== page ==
Maeder, ML, Thibodeau-Beganny, S, Sander, JD, Voytas, DF and Joung, JK. Oligomerized pool engineering (OPEN): an ‘open-source’ protocol for making customized zinc-finger arrays. Nat Protoc 4: 1471-1501

Molecular Pathology Unit, Center for Cancer Research, and Center for Computational and Integrative Biology, Massachusetts General Hospital, Charlestown, Massachusetts, USA.
Nature Protocol (Impact Factor: 9.67). 09/2009; 4(10):1471-501. DOI: 10.1038/nprot.2009.98
Source: PubMed


Engineered zinc-finger nucleases (ZFNs) form the basis of a broadly applicable method for targeted, efficient modification of eukaryotic genomes. In recent work, we described OPEN (oligomerized pool engineering), an 'open-source,' combinatorial selection-based method for engineering zinc-finger arrays that function well as ZFNs. We have also shown in direct comparisons that the OPEN method has a higher success rate than previously described 'modular-assembly' methods for engineering ZFNs. OPEN selections are carried out in Escherichia coli using a bacterial two-hybrid system and do not require specialized equipment. Here we provide a detailed protocol for carrying out OPEN to engineer zinc-finger arrays that have a high probability of functioning as ZFNs. Using OPEN, researchers can generate multiple, customized ZFNs in approximately 8 weeks.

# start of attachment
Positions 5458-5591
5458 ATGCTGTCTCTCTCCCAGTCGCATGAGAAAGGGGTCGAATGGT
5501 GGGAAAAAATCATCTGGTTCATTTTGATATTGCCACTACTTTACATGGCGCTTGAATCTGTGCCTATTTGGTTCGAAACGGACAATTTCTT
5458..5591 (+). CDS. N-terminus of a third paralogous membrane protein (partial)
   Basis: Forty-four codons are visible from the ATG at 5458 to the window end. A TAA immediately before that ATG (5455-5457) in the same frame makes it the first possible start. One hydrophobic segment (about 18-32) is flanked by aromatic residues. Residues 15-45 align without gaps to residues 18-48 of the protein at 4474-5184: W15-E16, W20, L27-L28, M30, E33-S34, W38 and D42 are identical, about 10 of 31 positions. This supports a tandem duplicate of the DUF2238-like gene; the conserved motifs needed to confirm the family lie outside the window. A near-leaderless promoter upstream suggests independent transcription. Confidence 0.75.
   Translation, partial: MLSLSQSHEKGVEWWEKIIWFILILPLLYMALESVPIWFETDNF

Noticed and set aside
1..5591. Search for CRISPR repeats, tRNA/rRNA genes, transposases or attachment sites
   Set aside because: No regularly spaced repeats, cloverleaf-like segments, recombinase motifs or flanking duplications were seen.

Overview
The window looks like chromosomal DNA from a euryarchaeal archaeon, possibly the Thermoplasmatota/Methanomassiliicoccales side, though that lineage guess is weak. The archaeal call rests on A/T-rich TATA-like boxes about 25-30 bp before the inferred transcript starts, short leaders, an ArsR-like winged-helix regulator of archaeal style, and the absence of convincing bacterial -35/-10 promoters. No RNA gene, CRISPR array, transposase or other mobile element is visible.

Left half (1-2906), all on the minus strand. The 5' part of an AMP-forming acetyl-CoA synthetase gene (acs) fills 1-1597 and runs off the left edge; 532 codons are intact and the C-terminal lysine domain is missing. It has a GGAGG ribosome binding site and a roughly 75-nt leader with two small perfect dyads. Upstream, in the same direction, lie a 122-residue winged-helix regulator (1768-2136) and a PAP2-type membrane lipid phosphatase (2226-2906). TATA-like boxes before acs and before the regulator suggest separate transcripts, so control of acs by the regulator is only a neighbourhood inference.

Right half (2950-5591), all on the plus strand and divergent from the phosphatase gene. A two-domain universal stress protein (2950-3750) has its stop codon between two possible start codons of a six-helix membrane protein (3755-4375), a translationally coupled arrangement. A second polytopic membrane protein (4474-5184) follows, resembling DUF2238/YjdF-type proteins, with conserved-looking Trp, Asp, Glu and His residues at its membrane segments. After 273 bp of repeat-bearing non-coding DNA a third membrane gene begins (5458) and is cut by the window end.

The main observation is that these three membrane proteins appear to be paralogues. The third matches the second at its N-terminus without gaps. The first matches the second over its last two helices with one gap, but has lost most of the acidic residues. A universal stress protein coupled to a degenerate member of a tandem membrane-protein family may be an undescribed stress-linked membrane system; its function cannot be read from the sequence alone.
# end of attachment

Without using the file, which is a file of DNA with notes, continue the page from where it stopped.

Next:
Available from: Daniel F Voytas, Apr 10, 2014
  • Source
    • "Each zinc finger motif is composed of approximately 30 amino acids and binds to three nucleotides. Several approaches have been developed for the assembly of zinc finger arrays to user-defined target sequences including the modular assembly and oligomerized pool engineering (OPEN) (Maeder et al., 2009). Assembled zinc finger arrays customized to bind to a user-selected DNA sequence were fused to the nonspecific catalytic domain of FokI endonuclease to create a chimeric zinc finger nuclease (ZFN) capable of generating site-specific DSBs (Morton et al., 2006) (Figure 2a). "
    [Show abstract] [Hide abstract]